HMS K2

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Career
Name: HMS K2
Builder: HM Dockyard Portsmouth
Laid down: 13 November 1915
Commissioned: May 1917
Fate: Sold, 13 July 1926
General characteristics
Class and type: K-class submarine
Displacement: 1,980 long tons (2,010 t) surfaced
2,566 long tons (2,607 t) submerged
Length: 339 ft (103 m)
Beam: 26 ft 6 in (8.08 m)
Draught: 20 ft 11 in (6.38 m)
Propulsion: 2 × 10,500 shp (7.8 MW) Brown-Curtis or Parsons geared steam turbines
2 × Yarrow boilers
4 × 1,440 hp (1,070 kW) electric motors
1 × 800 hp (600 kW) Vickers diesel generator for charging batteries on the surface
2 × 3-blade 7 ft 6 in (2.29 m) diameter screws
Speed: 24 knots (44 km/h; 28 mph) surfaced
8 knots (15 km/h; 9.2 mph) submerged
Range: Surfaced :
800 nmi (1,500 km; 920 mi) at 24 kn (44 km/h; 28 mph)
12,500 nmi (23,200 km; 14,400 mi) at 10 kn (19 km/h; 12 mph)
Submerged :
8 nmi (15 km; 9.2 mi) at 8 kn (15 km/h; 9.2 mph)
40 nmi (46 mi; 74 km) at 4 kn (4.6 mph; 7.4 km/h)
Complement: 59 (6 officers and 53 ratings)
Armament: 8 × 18 in (460 mm) torpedo tubes, (4 beam, 4 bow)
8 × spare torpedoes
2 × 18 in torpedo tubes fitted on deck (later removed)
2 × BL 4 in (100 mm) Mk.XI guns
1 × 3 in (76 mm) gun

HMS K2 was the second of the K class submarines and was built at HM Dockyard, Portsmouth, England. She was laid down on 13 November 1915 and was commissioned in May 1917 one year before the end of World War I. In January 1917, K2 was damaged by an explosion and fire during her first diving trials. On 11 January 1924, it collided with K12 as they departed Portland Harbour. K2 smashed a hole in the forward casing of K12 and buckled her bows for about 6 feet (1.8 m).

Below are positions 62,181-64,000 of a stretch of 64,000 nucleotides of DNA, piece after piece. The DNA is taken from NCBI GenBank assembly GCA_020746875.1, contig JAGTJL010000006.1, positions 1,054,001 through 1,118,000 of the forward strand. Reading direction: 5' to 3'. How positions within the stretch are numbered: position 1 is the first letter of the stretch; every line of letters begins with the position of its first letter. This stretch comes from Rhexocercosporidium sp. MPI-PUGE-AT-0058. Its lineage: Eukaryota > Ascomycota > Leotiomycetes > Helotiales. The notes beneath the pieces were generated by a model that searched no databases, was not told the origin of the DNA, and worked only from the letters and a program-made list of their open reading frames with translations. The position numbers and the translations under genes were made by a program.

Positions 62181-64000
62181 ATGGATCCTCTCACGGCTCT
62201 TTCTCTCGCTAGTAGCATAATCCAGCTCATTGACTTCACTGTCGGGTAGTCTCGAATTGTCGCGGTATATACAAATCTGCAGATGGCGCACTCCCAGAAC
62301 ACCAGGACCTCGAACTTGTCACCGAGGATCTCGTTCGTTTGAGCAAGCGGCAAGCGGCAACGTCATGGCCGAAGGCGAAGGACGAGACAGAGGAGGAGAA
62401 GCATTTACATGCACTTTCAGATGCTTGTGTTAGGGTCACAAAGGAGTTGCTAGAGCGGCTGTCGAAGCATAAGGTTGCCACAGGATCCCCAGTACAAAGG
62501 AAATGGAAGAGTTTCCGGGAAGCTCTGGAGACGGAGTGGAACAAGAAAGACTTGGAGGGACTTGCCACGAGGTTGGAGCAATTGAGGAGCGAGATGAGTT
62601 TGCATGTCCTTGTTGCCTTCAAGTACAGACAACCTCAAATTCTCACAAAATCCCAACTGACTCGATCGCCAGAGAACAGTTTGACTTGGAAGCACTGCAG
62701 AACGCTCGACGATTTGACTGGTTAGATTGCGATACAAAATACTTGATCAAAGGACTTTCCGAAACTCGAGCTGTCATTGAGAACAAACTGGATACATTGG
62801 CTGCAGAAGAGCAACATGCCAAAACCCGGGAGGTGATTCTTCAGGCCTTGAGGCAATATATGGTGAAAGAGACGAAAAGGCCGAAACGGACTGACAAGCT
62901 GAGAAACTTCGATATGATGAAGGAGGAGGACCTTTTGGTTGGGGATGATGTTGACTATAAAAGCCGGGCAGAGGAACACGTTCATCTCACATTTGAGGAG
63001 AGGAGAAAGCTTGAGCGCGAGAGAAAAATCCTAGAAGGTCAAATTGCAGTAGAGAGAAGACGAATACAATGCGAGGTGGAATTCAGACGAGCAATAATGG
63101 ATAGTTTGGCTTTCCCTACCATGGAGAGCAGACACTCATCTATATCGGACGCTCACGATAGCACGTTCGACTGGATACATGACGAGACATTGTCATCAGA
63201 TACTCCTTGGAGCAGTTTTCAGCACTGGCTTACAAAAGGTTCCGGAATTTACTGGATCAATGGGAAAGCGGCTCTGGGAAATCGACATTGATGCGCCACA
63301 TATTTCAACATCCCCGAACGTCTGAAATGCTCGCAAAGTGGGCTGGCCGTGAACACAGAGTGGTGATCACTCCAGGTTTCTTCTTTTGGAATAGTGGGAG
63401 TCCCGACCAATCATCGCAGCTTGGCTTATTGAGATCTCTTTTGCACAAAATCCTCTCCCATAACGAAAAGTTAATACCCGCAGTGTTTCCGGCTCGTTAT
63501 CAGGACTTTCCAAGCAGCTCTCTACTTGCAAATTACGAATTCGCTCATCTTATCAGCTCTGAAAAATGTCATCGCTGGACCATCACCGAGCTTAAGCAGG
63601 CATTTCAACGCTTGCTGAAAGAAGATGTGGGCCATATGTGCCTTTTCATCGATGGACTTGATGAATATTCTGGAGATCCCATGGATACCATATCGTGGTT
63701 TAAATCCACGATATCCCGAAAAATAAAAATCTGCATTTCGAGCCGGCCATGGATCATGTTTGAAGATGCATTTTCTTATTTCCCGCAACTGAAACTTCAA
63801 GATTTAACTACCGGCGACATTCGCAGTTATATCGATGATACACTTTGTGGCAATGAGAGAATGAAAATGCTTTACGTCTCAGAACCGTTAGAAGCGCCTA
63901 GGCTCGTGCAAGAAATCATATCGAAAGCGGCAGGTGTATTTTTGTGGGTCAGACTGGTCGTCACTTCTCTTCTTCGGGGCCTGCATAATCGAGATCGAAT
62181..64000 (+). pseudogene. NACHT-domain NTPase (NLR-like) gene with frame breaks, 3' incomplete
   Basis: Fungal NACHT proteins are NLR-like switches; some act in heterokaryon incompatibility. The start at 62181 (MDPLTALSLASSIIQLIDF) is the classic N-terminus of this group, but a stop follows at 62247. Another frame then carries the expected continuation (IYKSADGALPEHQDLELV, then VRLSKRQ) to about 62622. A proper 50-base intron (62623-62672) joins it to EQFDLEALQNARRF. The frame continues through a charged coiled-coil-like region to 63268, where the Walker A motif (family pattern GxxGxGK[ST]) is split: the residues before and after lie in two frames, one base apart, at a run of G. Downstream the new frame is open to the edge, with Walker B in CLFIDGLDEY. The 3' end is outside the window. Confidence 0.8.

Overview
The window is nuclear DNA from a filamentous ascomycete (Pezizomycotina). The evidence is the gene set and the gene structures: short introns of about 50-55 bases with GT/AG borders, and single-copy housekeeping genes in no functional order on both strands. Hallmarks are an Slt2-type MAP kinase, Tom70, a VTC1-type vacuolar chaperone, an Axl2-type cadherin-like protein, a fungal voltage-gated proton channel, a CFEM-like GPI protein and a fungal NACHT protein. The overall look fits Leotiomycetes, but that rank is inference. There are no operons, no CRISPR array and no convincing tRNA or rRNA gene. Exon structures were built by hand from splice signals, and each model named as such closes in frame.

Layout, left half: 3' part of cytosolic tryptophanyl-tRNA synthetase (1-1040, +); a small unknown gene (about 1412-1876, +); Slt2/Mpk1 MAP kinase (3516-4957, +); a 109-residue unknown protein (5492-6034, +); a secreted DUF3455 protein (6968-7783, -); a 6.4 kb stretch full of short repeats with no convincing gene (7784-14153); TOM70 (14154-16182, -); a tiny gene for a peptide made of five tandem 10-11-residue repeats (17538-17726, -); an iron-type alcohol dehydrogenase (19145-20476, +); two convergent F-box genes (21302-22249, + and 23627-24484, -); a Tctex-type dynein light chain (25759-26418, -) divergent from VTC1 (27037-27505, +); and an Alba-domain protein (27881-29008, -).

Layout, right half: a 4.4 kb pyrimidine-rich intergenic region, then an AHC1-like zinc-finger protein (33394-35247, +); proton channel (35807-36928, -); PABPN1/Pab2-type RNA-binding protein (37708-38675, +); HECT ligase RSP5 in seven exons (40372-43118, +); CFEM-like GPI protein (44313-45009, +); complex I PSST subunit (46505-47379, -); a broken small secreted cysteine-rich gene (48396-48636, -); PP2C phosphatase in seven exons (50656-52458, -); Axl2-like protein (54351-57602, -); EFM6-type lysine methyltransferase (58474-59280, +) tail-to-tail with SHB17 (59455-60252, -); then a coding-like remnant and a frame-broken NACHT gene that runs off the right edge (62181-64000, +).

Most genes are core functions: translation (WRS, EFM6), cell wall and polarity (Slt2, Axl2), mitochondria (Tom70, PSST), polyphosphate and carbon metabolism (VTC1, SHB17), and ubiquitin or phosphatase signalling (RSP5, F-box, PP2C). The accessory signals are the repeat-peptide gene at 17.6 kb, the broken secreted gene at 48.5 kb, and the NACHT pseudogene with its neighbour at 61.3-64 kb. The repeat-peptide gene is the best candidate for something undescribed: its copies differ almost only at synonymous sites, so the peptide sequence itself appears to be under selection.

On 7 November 1924, K2 collided with H29 during exercises. K2 was sold on 13 July 1926 to John Cashmore Ltd for scrapping at Newport.

Design[edit]

Like all British K-class submarines, K2 had a displacement of 1,800 tonnes (2,000 short tons) when at the surface and 2,600 tonnes (2,900 short tons) while submerged.[1] It had a total length of 338 feet (103 m), a beam length of 26 feet 6 inches (8.08 m), and a draught length of 20 feet 11 inches (6.38 m).[2] The submarine was powered by two oil-fired Yarrow Shipbuilders boilers and one geared Brown-Curtis or Parsons steam turbine; this developed 10,500 ship horsepower (7,800 kW) to drive two 7 feet 6 inches (2.29 m) screws. It also contained four electric motors each producing 350 to 360 horsepower (260 to 270 kW).[2][3] It was also fitted with a diesel engine providing 800 horsepower (600 kW) to be used when steam was being generated.[4]

The submarine had a maximum surface speed of 24 knots (44 km/h; 28 mph) and a submerged speed of 9 to 9.5 knots (16.7 to 17.6 km/h; 10.4 to 10.9 mph).[2][5] It could operate at depths of 150 feet (46 m) at 2 knots (3.7 km/h; 2.3 mph) for 80 nautical miles (150 km; 92 mi).[1] K2 was fitted with a 3 inches (76 mm) anti-aircraft gun, ten 18 inches (460 mm) torpedo tubes, and two 4 inches (100 mm) deck guns.[2] Its torpedo tubes were fitted to the bows, the midship section, and two were mounted on the deck.[1] Its complement was fifty-nine crew members.[5]

References[edit]

  1. ^ a b c "K for Katastophe". Undersea Warfare Magazine. Retrieved 20 August 2015. 
  2. ^ a b c d Colledge, J. J.; Warlow, Ben (2006) [1969]. Ships of the Royal Navy: The Complete Record of all Fighting Ships of the Royal Navy (Rev. ed.). London: Chatham Publishing. ISBN 978-1-86176-281-8. OCLC 67375475.  Retrieved from Naval-History on 20 August 2015.
  3. ^ "K-class". Military Factory — Navy Ships. Retrieved 20 August 2015. 
  4. ^ Anthony Bruce; William Cogar (27 January 2014). Encyclopedia of Naval History. Routledge. p. 356. ISBN 978-1-135-93534-4. 
  5. ^ a b Julian Holland (1 May 2012). Amazing & Extraordinary Facts Steam Age. David & Charles. p. 145. ISBN 1-4463-5619-1.